A new international genomics project will try to uncover the genetic basis of epilepsy and further the search for new diagnostic and therapeutic options.
Epilepsy is a chronic neurological condition that affects around 1 in 100 people and comes in many different forms; a small proportion of epilepsies are inherited in the form of a monogenic disease, but many more are thought to involve multiple contributory genetic factors. Now the National Institute of Neurological Diseases and Stroke has provided funding of US $25 million as part of a genetics of epilepsy ‘Center without Walls’ collaborative research initiative.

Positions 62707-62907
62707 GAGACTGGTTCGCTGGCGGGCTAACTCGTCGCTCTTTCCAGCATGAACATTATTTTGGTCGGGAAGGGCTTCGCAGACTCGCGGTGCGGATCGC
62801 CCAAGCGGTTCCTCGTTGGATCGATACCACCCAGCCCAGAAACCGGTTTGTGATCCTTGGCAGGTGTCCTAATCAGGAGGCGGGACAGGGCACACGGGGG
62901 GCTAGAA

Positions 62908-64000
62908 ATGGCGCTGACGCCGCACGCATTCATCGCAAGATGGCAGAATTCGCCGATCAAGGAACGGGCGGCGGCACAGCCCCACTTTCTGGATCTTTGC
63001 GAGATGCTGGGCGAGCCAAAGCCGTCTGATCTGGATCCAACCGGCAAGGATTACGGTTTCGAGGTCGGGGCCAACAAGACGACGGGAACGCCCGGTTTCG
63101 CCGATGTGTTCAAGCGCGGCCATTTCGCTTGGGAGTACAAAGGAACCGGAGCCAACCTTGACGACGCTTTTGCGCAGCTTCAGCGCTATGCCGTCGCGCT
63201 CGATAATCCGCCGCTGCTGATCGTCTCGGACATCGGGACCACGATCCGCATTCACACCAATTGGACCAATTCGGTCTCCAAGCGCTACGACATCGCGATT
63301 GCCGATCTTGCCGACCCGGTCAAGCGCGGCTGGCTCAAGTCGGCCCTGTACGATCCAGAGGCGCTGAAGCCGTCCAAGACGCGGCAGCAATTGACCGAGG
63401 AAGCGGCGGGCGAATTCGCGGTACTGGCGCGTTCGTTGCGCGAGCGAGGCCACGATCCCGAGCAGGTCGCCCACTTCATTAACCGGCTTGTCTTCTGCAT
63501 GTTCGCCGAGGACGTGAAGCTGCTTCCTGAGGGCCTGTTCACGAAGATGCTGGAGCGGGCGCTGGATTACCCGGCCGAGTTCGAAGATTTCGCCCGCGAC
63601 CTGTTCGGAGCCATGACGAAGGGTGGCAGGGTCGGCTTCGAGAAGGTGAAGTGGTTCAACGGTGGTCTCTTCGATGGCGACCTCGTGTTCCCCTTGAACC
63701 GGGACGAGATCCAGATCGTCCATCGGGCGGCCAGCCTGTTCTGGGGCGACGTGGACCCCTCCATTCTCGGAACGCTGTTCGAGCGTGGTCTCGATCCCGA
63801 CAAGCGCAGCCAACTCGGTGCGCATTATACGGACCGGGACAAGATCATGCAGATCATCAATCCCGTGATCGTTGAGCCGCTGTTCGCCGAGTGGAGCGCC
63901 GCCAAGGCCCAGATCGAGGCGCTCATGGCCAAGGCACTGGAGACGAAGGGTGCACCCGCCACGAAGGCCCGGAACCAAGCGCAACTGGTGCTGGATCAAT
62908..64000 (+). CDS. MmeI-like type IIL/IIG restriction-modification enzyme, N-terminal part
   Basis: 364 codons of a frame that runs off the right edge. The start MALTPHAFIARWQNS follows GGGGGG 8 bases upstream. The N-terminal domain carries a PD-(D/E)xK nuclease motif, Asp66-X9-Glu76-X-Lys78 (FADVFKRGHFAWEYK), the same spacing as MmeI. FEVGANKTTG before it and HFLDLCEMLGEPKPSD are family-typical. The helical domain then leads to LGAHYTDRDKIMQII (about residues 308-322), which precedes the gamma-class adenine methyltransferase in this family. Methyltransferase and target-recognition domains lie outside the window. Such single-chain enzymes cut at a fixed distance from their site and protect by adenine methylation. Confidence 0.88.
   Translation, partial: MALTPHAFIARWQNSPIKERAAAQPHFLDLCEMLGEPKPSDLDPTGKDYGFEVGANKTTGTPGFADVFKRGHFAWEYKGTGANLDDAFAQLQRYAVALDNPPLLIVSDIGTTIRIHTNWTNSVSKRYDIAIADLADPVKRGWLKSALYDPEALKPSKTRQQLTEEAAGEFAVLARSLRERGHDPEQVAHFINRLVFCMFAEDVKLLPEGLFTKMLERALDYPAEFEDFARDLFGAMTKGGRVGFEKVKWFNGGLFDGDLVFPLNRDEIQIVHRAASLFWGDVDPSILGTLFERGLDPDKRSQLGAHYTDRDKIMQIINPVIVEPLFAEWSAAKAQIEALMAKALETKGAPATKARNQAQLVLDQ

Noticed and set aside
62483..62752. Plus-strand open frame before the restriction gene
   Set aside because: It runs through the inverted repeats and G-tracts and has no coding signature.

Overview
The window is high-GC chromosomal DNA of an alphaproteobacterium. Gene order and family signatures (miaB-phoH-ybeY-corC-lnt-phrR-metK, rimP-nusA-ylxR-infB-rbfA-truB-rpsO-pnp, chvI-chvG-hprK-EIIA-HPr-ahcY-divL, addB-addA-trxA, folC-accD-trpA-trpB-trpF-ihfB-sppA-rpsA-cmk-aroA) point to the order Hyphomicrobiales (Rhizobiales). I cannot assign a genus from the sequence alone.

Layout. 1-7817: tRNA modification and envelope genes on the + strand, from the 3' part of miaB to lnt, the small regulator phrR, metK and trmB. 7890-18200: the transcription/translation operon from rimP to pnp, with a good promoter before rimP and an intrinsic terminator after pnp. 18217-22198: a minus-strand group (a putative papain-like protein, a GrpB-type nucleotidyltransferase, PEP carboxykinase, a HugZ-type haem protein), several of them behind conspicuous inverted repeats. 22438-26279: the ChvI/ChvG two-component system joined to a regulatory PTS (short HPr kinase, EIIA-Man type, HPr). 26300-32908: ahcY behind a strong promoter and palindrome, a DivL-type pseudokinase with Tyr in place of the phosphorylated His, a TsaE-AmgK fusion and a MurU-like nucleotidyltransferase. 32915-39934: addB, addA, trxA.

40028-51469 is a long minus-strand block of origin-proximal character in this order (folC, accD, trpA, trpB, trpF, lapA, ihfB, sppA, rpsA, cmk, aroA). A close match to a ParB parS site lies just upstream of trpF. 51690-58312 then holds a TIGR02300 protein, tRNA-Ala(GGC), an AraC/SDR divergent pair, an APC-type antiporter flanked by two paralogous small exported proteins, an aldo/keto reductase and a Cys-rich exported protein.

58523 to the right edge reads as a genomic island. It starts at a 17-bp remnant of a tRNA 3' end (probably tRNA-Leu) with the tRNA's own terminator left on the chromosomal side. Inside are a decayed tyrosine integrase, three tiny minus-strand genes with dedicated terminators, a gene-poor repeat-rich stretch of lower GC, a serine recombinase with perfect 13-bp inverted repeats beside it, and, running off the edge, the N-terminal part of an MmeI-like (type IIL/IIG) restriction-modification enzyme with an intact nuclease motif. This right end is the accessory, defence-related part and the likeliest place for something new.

Led by Professor David Goldstein, director of the Duke Center for Human Genome Variation, the project will also involve researchers in the University of California, San Francisco, the University of Melbourne, and other international research institutes. It will entail analysis of genomes from 4,000 epilepsy patients. Professor Goldstein said: "This grant allows us to study the genomes of epilepsy patients on a sufficiently large scale that we should be able to identify many new genes involved in the risk of epilepsy".